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A Shot Fired at Queen Victoria

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The young Queen was shot at on May 19th, 1849.

Queen Victoria circa 1844On a pleasant Saturday afternoon in May a few days short of her thirtieth birthday, Queen Victoria went for a family drive in London's Hyde Park. In the carriage with her were the nine-year-old Princess Royal, the eight-year-old Prince of Wales (the future Edward VII) and little Princess Helena, who was three. Prince Albert was on horseback some way ahead of them. As the royal carriage moved down towards the bottom of Constitution Hill on its way back to Buckingham Palace between 5.30 and 6pm, a pistol shot rang out. The man who fired it was standing under a tree and was promptly seized by the bystanders.

No one in the royal party was hurt. The carriage drove straight on and the Queen, who was no coward, was seen to be speaking to the children, presumably to calm them. When she and the children reached the palace, they were met by an agitated and desperately relieved Prince Albert and, as word spread of what had happened, members of the nobility called to express their alarm.

The event was reported with grave concern by The Times on the following Monday, the 21st. The man who fired the shot was put in a cab and taken to the police station in Gardner’s Lane, off King Street in St James’s, by a police constable and one of the park-keepers, who had some difficulty in preventing the spectators from attacking him. Dressed in corduroy trousers and a shabby old coat and hat, he proved to be an Irish bricklayer’s labourer called Hamilton, from Adare in County Limerick. He had been in London for five years, working when he could find it, and living in a lodging house in Eccleston Square, Pimlico. He had also spent some time in France, working on the Belgian railway, a circumstance which, The Times thought, suggested that his motives might well be political.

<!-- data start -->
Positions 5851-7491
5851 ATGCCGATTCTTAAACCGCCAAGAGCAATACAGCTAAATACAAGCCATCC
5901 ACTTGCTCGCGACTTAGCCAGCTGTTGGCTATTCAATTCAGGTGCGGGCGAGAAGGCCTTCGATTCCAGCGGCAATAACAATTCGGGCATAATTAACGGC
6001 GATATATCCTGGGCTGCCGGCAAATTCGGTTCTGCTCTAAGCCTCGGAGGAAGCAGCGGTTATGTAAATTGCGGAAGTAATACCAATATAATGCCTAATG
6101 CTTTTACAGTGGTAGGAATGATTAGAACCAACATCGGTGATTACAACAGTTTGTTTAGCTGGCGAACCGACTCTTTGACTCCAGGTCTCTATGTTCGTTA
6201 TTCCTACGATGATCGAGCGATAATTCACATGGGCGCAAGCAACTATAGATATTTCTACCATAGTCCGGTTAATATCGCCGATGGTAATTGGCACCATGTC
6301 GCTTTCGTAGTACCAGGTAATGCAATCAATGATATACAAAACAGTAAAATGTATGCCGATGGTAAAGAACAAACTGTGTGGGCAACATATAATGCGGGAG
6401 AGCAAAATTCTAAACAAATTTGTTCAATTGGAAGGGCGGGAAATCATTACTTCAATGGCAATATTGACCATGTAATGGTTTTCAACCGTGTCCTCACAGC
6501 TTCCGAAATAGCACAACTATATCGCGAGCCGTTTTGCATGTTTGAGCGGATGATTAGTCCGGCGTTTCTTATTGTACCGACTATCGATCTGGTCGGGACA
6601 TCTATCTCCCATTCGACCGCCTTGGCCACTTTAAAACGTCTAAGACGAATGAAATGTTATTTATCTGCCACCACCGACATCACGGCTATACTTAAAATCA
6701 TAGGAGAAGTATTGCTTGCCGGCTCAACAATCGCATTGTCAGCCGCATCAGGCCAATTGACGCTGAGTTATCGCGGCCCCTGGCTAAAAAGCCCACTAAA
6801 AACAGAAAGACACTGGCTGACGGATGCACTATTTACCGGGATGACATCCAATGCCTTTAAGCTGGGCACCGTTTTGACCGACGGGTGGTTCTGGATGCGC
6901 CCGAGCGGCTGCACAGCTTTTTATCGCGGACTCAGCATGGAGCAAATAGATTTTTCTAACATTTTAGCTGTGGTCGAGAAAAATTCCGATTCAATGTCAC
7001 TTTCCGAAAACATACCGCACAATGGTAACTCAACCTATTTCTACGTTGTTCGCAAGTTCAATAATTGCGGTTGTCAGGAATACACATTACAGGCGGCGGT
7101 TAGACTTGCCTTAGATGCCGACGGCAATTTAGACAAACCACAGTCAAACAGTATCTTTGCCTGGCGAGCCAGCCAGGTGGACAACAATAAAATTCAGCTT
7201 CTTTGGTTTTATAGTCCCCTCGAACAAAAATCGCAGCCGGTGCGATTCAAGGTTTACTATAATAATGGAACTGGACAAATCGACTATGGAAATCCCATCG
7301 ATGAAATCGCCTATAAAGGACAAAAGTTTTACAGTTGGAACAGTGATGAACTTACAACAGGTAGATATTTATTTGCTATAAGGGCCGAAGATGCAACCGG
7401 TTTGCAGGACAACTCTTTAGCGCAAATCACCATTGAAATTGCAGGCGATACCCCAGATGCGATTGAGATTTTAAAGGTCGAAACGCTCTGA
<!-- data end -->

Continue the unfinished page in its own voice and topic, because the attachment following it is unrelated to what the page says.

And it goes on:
On the Saturday morning at his lodgings Hamilton was seen tinkering about with some bits of wood and a tea-kettle spout, trying to make a gun, before borrowing from his landlady, Bridget O’Keefe, a rusty old pocket pistol of her husband’s, which the children used as a toy. Hamilton said he would clean it, but in fact sent one of the children, ten-year-old Edward O'Keefe, to buy a ha’pennorth of gunpowder from an old woman in Ebury Street and then made sure it would fire.

With the pistol in his pocket he set off for Green Park, where he asked one of the small crowd of on-lookers, a woman, whether the Queen had come by yet. Almost at that moment the royal carriage was seen approaching and the woman said, ‘Here she comes.’ Hamilton said, ‘All right’, levelled his pistol at the carriage, which was now a little way past him, and fired. The gun went off with a loud bang, but as he had not loaded it with a ball, but only with powder, he apparently had meant to frighten rather than kill. He tried clumsily to thrust the pistol back in his pocket, but made no attempt to run away or to resist arrest.

Young Princess Helena summed up the situation pithily enough. ‘Man shot, tried to shoot dear mama, must be punished.’ Hamilton was sentenced to transportation for seven years and no more was heard of him.



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